Diadra Annisa, Sirma I Mada, Maria Gita Merisa, Wiranty Ramadhani, Jose RL Batubara, Bambang Tridjaja, Frida Soesanti, Ghaisani Fadiana, Aman B Pulungan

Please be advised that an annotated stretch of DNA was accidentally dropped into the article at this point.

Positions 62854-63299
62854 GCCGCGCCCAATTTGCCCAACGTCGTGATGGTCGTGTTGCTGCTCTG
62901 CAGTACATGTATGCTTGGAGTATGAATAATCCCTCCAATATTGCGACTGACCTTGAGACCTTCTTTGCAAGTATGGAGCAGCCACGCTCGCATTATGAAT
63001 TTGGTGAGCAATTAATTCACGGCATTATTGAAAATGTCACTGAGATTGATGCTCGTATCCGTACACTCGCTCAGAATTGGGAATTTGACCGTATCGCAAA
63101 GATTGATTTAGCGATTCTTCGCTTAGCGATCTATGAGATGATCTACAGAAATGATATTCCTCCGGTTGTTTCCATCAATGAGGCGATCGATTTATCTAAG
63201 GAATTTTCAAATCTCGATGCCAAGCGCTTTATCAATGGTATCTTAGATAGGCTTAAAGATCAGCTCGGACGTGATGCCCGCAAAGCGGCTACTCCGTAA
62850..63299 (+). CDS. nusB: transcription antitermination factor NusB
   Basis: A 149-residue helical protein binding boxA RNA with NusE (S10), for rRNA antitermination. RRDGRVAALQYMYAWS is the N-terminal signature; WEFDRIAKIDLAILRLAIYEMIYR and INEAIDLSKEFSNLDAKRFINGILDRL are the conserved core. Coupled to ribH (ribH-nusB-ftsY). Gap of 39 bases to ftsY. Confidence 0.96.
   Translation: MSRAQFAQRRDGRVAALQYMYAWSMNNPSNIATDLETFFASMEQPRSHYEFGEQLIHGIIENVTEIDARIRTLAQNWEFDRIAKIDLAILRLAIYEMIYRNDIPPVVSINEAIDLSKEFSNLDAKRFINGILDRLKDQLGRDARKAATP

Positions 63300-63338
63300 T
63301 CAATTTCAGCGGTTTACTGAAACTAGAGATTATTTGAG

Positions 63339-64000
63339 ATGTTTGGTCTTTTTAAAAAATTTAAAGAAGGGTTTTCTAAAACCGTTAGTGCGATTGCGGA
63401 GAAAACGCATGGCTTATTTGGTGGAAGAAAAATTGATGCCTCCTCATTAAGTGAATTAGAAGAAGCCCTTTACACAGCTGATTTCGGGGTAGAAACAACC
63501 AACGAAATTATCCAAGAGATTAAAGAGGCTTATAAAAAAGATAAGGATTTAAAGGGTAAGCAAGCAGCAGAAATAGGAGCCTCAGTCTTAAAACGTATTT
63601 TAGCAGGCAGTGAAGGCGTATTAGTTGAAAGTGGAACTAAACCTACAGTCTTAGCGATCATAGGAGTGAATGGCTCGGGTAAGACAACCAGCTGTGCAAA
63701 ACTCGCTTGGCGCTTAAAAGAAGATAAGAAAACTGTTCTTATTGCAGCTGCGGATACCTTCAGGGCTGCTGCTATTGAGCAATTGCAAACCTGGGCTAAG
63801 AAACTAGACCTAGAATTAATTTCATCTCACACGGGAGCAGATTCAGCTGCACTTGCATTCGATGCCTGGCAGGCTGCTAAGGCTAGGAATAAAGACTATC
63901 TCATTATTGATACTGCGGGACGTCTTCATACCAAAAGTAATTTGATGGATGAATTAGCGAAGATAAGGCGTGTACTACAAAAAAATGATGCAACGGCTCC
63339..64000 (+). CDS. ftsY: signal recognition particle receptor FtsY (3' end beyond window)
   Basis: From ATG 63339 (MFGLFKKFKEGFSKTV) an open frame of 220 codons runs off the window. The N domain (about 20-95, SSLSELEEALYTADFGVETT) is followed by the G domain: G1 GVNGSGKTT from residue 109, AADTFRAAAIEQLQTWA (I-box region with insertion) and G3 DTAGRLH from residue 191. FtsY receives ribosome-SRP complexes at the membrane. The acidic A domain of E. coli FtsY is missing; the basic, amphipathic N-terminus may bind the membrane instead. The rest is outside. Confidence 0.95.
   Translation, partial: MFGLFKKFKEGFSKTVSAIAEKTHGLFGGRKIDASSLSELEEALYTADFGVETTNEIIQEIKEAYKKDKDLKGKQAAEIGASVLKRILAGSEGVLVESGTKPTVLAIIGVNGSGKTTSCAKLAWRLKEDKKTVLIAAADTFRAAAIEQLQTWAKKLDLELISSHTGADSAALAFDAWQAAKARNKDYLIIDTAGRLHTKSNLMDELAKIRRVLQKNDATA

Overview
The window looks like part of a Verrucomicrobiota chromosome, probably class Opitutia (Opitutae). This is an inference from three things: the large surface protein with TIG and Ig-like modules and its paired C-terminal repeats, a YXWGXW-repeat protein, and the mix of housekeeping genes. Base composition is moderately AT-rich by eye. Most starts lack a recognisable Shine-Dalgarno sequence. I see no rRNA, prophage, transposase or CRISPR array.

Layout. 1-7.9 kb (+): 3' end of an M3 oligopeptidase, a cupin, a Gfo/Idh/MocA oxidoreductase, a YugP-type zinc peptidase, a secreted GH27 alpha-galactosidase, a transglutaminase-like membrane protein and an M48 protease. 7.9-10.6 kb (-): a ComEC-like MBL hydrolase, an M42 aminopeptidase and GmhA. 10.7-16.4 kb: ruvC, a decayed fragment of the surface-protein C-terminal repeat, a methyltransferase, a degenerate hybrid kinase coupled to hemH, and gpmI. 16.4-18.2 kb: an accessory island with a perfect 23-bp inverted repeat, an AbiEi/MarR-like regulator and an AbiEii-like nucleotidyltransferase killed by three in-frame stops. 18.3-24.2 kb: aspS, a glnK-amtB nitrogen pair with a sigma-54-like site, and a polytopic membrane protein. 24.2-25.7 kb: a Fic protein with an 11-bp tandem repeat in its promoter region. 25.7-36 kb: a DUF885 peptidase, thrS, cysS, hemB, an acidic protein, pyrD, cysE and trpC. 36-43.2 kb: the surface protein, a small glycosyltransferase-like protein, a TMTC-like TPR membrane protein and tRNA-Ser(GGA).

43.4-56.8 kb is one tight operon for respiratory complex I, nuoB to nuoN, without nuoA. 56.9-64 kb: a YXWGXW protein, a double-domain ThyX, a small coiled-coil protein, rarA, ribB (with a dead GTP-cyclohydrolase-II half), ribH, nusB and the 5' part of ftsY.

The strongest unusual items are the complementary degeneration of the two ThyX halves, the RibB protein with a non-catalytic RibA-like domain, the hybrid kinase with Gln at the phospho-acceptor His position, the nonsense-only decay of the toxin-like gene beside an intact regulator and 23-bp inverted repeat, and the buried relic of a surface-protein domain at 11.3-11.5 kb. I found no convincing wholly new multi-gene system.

OBJECTIVE: Noncommunicable diseases, including insulin resistance and type 2 diabetes mellitus (T2DM) are increasing in the pediatric population. Once considered prevalent in high-income countries, the number of T2DM cases in children are also increasing in developed countries, including Indonesia. This study aimed to describe the characteristics of children with T2DM by presenting nine cases from Cipto Mangunkusumo Hospital, a tertiary care center in Jakarta, Indonesia, and AP & AP Pediatric Clinic, Jakarta. METHOD: A retrospective descriptive study was conducted by extracting nine patients’ data from the medical records. Type 2 DM was diagnosed based on clinical symptoms, random or fasting blood glucose, HbA1C level, and C-peptide assay. RESULTS: Out of nine patients diagnosed with Type 2 DM, six were girls and three were boy. All patients were adolescents, the age range at first diagnosis of DM was 10-17 years. Family history of type 2 DM was present in 7 out of 9 patients. Only three patients presented with 3P classical symptoms (polyphagia, polyuria, polydipsia). One patient presented with ocular symptoms and was priory diagnosed with glaucoma. Six patients were obese. The mean HbA1c was 11.42% (SD 1.9%). Microalbuminuria was seen in three patients. Eight out of nine patients received metformin, while one patient consumed glimepiride. Additional insulin was needed for four patients. CONCLUSION: Cases of T2DM are starting to emerge in Indonesian children, especially in obese adolescents with family history of DM. However, the results of this study may be an iceberg phenomenon because data were extracted from a tertiary care hospital and a pediatric endocrinology clinic; the real number of pediatric T2DM is expected to be higher. Screening for type 2 DM in children at risk is of importance, as well as increasing awareness in the society that T2DM not only can occur in adults, but also in children and teenagers.